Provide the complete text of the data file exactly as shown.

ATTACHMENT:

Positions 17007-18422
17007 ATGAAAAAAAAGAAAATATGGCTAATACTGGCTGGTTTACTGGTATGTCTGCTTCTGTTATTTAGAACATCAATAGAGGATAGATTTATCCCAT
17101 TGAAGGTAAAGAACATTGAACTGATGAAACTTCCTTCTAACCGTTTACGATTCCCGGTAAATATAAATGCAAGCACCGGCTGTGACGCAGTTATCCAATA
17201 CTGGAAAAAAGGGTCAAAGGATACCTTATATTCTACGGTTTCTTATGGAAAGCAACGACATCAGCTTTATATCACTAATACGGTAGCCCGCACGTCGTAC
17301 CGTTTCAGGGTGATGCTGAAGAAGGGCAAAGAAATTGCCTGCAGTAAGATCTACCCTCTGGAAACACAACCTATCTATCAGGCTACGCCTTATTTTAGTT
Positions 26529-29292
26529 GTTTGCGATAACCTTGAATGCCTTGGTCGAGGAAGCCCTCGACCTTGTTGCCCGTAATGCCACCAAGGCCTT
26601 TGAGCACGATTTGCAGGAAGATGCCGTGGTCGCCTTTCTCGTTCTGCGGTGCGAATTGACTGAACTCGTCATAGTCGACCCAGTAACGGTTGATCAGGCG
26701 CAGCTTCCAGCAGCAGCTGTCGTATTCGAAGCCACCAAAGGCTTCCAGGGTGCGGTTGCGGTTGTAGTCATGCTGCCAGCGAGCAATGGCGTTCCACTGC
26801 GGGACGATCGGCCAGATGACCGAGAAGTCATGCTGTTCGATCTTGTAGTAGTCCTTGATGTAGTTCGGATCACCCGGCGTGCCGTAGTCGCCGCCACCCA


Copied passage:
Positions 17007-18422
17007 ATGAAAAAAAAGAAAATATGGCTAATACTGGCTGGTTTACTGGTATGTCTGCTTCTGTTATTTAGAACATCAATAGAGGATAGATTTATCCCAT
17101 TGAAGGTAAAGAACATTGAACTGATGAAACTTCCTTCTAACCGTTTACGATTCCCGGTAAATATAAATGCAAGCACCGGCTGTGACGCAGTTATCCAATA
17201 CTGGAAAAAAGGGTCAAAGGATACCTTATATTCTACGGTTTCTTATGGAAAGCAACGACATCAGCTTTATATCACTAATACGGTAGCCCGCACGTCGTAC
17301 CGTTTCAGGGTGATGCTGAAGAAGGGCAAAGAAATTGCCTGCAGTAAGATCTACCCTCTGGAAACACAACCTATCTATCAGGCTACGCCTTATTTTAGTT
Positions 26529-29292
26529 GTTTGCGATAACCTTGAATGCCTTGGTCGAGGAAGCCCTCGACCTTGTTGCCCGTAATGCCACCAAGGCCTT
26601 TGAGCACGATTTGCAGGAAGATGCCGTGGTCGCCTTTCTCGTTCTGCGGTGCGAATTGACTGAACTCGTCATAGTCGACCCAGTAACGGTTGATCAGGCG
26701 CAGCTTCCAGCAGCAGCTGTCGTATTCGAAGCCACCAAAGGCTTCCAGGGTGCGGTTGCGGTTGTAGTCATGCTGCCAGCGAGCAATGGCGTTCCACTGC
26801 GGGACGATCGGCCAGATGACCGAGAAGTCATGCTGTTCGATCTTGTAGTAGTCCTTGATGTAGTTCGGATCACCCGGCGTGCCGTAGTCGCCGCCACCCA